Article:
You may not see this Toolbar right here, you may see that Toolbar above if you are on a Mac, for example, you may see it above the Document Toolbar instead of docked with it. This is the Style Rendering Toolbar. I can undock it here on the PC, but on the Mac if you have it visible, you can't undock it. That is a Toolbar that you can choose to either have up or not, it's totally up to you. If you right-click the Document toolbar, you can see there it is, Style Rendering or you can open it up by going up to View>Toolbars>Style Rendering.

So either way. I'm just going to leave it out and leave it docked. If I don't need it, it's very easy to simply right-click and get rid of it. What the Style Rendering toolbar allows you to do is toggle your visual styles on and off or switch between different styles such as Print Style sheets or Handheld Style sheets and things like that. The Properties Inspector down here on the bottom, I use that a good bit, so I am going to keep that open. But there is another series of panels that I use a good bit as well that are not open right now. So I am going to go up to Window, I am going to go down to Results and I am going to open up this Search panel grouping.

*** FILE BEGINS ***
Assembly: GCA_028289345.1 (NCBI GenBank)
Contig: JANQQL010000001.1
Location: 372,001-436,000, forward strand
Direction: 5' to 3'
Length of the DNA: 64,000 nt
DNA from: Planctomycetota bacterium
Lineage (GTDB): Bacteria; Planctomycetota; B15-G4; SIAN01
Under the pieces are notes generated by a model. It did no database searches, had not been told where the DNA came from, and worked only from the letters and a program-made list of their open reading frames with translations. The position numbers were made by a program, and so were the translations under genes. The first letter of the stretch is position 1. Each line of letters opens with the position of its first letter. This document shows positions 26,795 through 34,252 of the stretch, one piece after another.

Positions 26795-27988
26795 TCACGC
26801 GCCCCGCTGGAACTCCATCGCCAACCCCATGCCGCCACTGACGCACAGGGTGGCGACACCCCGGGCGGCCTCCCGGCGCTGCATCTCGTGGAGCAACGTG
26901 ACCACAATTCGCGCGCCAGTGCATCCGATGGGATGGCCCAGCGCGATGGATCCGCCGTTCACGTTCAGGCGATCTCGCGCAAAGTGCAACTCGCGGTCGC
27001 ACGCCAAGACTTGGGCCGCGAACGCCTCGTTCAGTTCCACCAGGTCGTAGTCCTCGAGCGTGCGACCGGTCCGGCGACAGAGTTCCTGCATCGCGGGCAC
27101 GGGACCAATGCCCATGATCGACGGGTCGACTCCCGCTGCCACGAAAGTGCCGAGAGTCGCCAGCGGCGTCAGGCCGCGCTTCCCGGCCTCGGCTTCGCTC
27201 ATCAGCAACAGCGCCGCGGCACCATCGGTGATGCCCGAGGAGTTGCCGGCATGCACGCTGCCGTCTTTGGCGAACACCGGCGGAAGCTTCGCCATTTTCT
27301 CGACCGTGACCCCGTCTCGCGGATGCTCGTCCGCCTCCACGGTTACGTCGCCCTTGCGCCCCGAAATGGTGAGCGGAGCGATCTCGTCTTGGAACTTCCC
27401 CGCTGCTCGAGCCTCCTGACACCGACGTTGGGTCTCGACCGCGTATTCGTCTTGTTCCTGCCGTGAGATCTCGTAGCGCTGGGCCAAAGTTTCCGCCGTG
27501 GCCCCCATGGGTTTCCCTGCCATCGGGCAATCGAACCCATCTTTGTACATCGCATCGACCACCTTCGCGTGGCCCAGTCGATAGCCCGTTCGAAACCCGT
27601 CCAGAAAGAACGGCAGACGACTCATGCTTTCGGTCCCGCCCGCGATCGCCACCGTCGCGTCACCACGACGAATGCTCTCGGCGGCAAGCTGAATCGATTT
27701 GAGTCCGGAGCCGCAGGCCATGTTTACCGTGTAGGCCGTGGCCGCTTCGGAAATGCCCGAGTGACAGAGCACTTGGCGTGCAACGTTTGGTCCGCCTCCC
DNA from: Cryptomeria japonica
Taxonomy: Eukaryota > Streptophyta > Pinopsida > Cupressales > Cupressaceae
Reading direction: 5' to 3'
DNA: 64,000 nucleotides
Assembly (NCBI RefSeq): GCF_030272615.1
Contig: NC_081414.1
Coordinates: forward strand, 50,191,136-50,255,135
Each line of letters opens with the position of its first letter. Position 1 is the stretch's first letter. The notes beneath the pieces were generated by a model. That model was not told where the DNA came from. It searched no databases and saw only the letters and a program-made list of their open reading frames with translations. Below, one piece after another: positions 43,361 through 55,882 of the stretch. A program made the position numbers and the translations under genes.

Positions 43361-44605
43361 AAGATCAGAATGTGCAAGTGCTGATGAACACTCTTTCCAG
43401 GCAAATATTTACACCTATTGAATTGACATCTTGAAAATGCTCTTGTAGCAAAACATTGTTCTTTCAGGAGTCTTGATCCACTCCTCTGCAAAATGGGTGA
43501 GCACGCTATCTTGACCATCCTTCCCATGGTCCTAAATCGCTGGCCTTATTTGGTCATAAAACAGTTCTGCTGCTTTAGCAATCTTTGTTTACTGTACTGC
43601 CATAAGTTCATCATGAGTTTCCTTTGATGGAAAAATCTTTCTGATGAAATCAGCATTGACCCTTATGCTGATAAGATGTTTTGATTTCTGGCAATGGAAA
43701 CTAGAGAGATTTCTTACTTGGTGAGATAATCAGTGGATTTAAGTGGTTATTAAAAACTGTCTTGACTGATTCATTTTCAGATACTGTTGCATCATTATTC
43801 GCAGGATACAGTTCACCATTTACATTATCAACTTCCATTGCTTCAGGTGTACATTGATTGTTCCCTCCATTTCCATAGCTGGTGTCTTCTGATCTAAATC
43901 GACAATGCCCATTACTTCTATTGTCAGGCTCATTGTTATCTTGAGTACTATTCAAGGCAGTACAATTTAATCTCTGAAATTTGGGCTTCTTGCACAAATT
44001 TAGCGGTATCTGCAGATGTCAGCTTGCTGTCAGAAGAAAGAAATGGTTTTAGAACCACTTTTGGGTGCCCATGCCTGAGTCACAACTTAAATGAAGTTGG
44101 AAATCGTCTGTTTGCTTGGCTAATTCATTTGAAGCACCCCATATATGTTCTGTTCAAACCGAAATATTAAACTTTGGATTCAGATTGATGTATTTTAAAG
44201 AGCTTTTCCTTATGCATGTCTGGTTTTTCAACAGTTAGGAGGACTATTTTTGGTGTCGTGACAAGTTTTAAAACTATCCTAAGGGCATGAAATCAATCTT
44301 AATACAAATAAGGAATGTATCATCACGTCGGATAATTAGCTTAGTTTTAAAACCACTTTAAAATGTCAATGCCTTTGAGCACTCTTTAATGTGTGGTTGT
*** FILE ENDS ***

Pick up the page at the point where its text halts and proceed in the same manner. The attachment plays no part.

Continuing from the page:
Now it doesn't matter really which one I choose between this grouping. Opening one is going to open the rest of them because they are all part of a pretty large group. Now when you first see this, there is a reason that people don't make this part of the Workspace. Look how much room it takes up; not only that, it's sitting below the Properties Inspector, so what I end up with is almost no room to look at my code or my design. But that's okay, because remember, you can customize these. The way that our panel grouping starts out, is not the way that it has to finish.